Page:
Plan-B doesn’t protect you from the risk of sexually transmitted diseases, so you should be careful with it. Doctors have suggested to use it as a backup and not as a routine medicine. Thus, the name Plan B.

How do I take Levonorgestrel pills?

The levonorgestrel emergency pills need to be taken, as suggested by the doctor.

Levonorgestrel can have certain side effects, such as vomiting. So, if you vomited within 2 hours of taking medicine, you need to ensure that you consult your doctor. Never go for a second dose without consulting the doctor.

Once you have taken the pill, you need to consult your doctor about it. There are chances that the pill didn’t work properly, which is why the doctor would check it thoroughly and declare whether you are pregnant or not. Since the medicine can have certain side-effects, it will help be beneficial if you do your research about it.[8]

If your period is late by one week even after taking the contraceptive pill, the chances are that you are pregnant. So, you might prefer getting a home testing kit to confirm it.

What if I miss or take an extra dose?

Levonorgestrel pills are given as one pill in a packet. So, these are usually for one-time use. There’s no chance of missing a dose, as there is only one.[9]

Also, there is no chance of overdosing since you only get one pill. It is suggested that you shouldn’t take more than one pull at the same time.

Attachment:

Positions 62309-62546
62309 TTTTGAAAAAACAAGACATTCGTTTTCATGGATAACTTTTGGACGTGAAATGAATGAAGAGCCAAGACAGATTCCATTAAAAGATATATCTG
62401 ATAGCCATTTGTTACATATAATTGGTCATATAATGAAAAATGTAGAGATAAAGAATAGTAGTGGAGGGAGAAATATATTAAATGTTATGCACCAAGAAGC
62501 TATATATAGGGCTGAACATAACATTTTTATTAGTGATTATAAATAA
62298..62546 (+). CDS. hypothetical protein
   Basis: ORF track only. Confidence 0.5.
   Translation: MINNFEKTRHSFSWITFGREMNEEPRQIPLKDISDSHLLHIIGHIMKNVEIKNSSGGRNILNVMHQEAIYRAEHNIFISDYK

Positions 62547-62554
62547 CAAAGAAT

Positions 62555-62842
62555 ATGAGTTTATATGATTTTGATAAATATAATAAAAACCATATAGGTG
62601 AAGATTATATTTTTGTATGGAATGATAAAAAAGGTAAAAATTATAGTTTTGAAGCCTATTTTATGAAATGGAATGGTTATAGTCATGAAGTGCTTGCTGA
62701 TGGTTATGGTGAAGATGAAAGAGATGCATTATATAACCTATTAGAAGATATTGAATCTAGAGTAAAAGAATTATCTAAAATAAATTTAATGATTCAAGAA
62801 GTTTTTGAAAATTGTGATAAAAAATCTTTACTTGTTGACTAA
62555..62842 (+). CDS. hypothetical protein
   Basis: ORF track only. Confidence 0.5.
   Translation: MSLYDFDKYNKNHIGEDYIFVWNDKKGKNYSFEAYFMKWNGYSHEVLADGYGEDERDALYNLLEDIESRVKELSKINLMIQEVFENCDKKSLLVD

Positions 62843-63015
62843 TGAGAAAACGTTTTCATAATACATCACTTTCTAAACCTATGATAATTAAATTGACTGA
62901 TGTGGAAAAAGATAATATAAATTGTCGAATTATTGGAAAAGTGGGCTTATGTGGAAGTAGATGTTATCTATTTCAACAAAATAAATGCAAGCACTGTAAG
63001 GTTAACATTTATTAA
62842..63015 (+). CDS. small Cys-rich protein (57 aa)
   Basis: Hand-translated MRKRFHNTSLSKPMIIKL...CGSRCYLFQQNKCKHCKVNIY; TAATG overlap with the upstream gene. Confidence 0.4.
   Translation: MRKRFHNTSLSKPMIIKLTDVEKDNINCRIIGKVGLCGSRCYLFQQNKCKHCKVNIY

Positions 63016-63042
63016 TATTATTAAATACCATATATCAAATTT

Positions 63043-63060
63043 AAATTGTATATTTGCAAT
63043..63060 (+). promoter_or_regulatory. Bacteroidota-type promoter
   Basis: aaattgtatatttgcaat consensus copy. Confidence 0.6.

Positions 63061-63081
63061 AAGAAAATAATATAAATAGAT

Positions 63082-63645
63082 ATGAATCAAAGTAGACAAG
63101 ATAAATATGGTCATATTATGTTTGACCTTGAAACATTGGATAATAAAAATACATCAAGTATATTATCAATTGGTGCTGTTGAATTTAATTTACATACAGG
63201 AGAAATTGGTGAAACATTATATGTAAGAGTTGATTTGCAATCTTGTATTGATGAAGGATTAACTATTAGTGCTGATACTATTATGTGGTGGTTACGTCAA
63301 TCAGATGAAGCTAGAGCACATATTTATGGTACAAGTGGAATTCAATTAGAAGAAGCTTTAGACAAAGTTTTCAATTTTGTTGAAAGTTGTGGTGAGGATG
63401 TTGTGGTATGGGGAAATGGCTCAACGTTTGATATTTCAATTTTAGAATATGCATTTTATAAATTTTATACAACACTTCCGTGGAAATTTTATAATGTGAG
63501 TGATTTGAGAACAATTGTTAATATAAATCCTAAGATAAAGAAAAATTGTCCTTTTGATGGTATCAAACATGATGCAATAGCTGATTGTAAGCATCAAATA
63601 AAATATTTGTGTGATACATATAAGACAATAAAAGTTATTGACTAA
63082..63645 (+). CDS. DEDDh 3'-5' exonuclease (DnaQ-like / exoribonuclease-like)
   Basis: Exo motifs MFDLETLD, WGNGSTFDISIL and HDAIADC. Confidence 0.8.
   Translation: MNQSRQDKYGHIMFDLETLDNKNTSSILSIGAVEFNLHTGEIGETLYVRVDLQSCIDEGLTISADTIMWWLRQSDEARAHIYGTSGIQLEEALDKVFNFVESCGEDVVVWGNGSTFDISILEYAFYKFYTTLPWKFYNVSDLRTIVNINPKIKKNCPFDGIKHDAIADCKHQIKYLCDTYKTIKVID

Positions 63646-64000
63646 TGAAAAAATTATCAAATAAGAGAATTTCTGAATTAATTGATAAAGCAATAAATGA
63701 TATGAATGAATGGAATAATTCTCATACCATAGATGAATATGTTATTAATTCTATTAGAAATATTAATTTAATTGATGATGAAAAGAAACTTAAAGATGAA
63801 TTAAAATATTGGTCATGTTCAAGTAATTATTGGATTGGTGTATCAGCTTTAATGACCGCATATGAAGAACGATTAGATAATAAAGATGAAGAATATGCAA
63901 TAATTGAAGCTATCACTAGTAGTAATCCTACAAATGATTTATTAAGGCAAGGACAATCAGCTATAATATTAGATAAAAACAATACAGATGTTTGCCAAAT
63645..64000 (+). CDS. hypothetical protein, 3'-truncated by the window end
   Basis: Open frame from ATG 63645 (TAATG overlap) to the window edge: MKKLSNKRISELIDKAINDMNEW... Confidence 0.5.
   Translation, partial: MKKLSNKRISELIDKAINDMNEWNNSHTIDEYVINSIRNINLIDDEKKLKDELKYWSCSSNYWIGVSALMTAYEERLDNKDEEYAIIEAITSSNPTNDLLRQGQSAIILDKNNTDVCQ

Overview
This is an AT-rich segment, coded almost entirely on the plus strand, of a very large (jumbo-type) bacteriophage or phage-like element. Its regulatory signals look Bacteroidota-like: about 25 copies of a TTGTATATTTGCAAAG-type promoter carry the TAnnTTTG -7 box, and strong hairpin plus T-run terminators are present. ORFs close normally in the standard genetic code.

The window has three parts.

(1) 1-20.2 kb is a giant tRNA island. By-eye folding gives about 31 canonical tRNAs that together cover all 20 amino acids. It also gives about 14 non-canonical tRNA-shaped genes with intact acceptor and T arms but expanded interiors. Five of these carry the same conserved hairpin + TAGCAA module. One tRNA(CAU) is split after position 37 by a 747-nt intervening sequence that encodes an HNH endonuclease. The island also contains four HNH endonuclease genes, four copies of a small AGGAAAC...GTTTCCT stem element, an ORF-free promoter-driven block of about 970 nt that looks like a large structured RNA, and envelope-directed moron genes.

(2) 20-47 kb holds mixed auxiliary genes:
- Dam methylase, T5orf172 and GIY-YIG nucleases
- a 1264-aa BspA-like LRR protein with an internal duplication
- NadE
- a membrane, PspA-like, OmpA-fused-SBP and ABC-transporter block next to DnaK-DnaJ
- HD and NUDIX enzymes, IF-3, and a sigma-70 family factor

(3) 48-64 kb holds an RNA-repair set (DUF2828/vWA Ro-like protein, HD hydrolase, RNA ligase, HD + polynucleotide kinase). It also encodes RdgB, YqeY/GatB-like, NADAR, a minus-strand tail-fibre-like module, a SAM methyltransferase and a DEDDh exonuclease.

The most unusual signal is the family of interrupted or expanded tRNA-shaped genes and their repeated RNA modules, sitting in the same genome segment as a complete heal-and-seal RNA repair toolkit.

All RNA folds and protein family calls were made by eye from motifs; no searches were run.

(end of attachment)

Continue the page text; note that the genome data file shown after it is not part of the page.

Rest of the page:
Side Effects of Levonorgestrel

You may need to consult a doctor if you are noticing signs of allergy, such as difficulty in breathing, hives, swelling in throat, lips, and face.[10]

Sometimes, you may also experience pain in the lower stomach or abdomen. It can be a sign of tubal pregnancy, which can lead to a medical emergency.

Some of the other side effects include the following.

  • Stomach pain
  • Feeling nauseous
  • Tired feeling
  • Changes in menstrual routine
  • Nausea, diarrhea, vomiting
  • Breast pain

If you are using any such pills, you need to keep it away from the children’s reach. Also, use the medicine as prescribed by the doctor. Before trying any of these pills, consult a doctor or healthcare provider who knows the best.[11]


[1] https://www.ncbi.nlm.nih.gov/books/NBK539737/

[2] Beatty MN, Blumenthal PD. The levonorgestrel-releasing intrauterine system: Safety, efficacy, and patient acceptability. Ther Clin Risk Manag. 2009 Jun;5(3):561-74. [PMC free article] [PubMed]

[3] Kahlenborn C, Peck R, Severs WB. Mechanism of action of levonorgestrel emergency contraception. Linacre Q. 2015 Feb;82(1):18-33. [PMC free article] [PubMed]

[4] Basaraba CN, Westhoff CL, Pike MC, Nandakumar R, Cremers S. Estimating systemic exposure to levonorgestrel from an oral contraceptive. Contraception. 2017 Apr;95(4):398-404. [PMC free article]

[5] https://www.ncbi.nlm.nih.gov/pmc/articles/PMC4313438/

[6] https://www.ncbi.nlm.nih.gov/pmc/articles/PMC4216625/

[7] Shen J, Che Y, Showell E, Chen K, Cheng L. Interventions for emergency contraception. Cochrane Database Syst Rev. 2019 Jan 20;1:CD001324. [PMC free article] [PubMed]

[8] https://www.ncbi.nlm.nih.gov/pmc/articles/PMC3977662/

[9] Back DJ, Orme ML. Pharmacokinetic drug interactions with oral contraceptives. Clin Pharmacokinet. 1990 Jun;18(6):472-84. [PubMed]

[10] https://pubchem.ncbi.nlm.nih.gov/compound/Levonorgestrel

[11] Croxatto H.B.2002. Emergency contraceptive pills: How do they work? IPPF Medical Bulletin 36: 1–2. [Google Scholar]